THE INSTITUTE When Sampathkumar Veeraraghavan was an undergraduate at Anna University, in Chennai, India, he met with local families to see how technology could improve their quality of life. Many had children with autism, the IEEE senior member says, but because the parents were poor, the kids didn’t receive the medical care they needed. In some cases, the parents didn’t know much about the developmental disorder.
For his undergraduate dissertation, Veeraraghavan created software that helps screen children for autism.
He completed the early-screening system in 2004. Parents answer a series of questions about their child’s motor skills, and social and language development. Using an inference engine to evaluate the answers, the system determines whether the child is reaching the correct developmental milestones. It then generates a report stating whether the child demonstrates developmental delays. If so, the screening system provides a list of nearby specialists.
The screening tool can detect developmental delays in children as young as 18 months.
The system, which was deployed in more than 20 Indian schools and health care clinics, spearheaded the creation of other early-intervention programs for children with autism in rural areas.
After Veeraraghavan graduated in 2005 with a bachelor’s degree in computer science and engineering, he launched another technology-based humanitarian program: Brahmam Innovations. In Sanskrit, brahmam equates to knowledge. The program aims to improve the living conditions of underserved communities.
Veeraraghavan does all that while holding down a full-time job as a senior technical program manager for Amazon in Boston.
For his humanitarian work, he is this year’s recipient of the annual IEEE Theodore W. Hissey Outstanding Young Professional Award, which is sponsored by IEEE Young Professionals and the IEEE Photonics and Power & Energy societies.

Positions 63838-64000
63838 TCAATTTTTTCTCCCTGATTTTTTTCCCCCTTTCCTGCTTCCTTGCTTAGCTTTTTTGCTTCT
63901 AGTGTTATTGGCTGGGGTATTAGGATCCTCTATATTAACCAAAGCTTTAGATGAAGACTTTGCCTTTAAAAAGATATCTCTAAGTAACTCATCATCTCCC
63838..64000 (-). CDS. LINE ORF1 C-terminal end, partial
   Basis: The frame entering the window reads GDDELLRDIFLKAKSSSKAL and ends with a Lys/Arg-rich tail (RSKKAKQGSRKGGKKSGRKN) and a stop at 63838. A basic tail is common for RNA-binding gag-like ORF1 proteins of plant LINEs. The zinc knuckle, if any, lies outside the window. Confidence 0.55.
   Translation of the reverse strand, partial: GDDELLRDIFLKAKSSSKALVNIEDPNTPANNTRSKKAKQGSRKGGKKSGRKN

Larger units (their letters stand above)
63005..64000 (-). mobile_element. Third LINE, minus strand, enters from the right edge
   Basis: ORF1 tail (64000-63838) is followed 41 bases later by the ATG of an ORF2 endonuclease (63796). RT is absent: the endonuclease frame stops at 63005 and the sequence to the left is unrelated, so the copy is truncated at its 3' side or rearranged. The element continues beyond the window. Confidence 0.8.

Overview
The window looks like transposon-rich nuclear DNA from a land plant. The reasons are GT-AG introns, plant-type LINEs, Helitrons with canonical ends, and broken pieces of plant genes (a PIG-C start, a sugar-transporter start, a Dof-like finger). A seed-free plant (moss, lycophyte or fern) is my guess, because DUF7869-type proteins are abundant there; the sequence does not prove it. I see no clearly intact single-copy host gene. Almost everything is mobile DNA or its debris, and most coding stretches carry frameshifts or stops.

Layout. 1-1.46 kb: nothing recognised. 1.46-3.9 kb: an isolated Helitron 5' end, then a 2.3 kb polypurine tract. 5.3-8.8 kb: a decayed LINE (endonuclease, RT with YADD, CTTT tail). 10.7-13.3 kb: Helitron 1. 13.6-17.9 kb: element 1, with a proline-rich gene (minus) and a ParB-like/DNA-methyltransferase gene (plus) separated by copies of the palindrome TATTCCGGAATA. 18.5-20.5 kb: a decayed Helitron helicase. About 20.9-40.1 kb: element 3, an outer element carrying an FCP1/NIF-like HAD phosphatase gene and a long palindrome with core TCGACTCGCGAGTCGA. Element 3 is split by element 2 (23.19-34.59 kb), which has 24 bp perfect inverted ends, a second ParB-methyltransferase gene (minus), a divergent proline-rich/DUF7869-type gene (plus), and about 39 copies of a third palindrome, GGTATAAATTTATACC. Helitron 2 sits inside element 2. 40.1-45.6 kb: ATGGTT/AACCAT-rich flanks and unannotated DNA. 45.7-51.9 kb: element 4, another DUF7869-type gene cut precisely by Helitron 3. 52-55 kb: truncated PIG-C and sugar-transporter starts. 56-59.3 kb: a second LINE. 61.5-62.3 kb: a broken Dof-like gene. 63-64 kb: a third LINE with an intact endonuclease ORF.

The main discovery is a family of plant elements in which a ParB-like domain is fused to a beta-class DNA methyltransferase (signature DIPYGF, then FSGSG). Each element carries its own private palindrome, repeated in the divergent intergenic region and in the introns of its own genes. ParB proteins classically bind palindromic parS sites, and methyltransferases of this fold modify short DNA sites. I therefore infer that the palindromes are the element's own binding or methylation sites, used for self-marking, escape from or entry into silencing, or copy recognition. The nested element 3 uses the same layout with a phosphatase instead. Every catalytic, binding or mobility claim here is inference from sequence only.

“This award is special to me because it recognizes both the technical and leadership contributions I’ve made to humanitarian efforts,” Veeraraghavan says.
The award was scheduled to be presented at the annual IEEE Honors Ceremonyon 15 May in Vancouver, during the IEEE Vision, Innovation, and Challenges Summit, but the event was canceled due to the COVID-19 pandemic.
Veeraraghavan has a long association with IEEE. His undergraduate thesis advisor suggested that by joining IEEE he could improve his system through networking with other engineers.
“Joining the organization helped me find like-minded people who have a passion for developing technology and for humanitarian work,” Veeraraghavan says.
While he was developing his screening system as a student, he presented a paper about it at a conference in 2005. He won best paper and was approached by the chair of the IEEE Madras Section about featuring his screening technology in an article in the section’s newsletter, IEEE MAS Link. Some of the local IEEE members who read the article became his mentors and encouraged him to become more involved with the organization.
Local schools and health care facilities began to use Veeraraghavan’s autism screening technology in 2006. When he visited health care providers who were using it, he was introduced to the children’s families, who expressed their gratitude.
“That was the first time I saw the impact my technology had on the community,” he says. “Families who used the screening system told me that it changed their lives.”
Those interactions inspired Veeraraghavan to found Brahmam Innovations.
Although launching the program wasn’t smooth sailing, he was able to turn to his IEEE network for help.
“Although I could understand how to solve the community’s needs with technology, I didn’t know how to make the application scalable so it could be offered to everyone,” Veeraraghavan says. “I didn’t have a mentor to guide me on how to do this, but I was able to find several through IEEE, specifically the IEEE Madras Section.”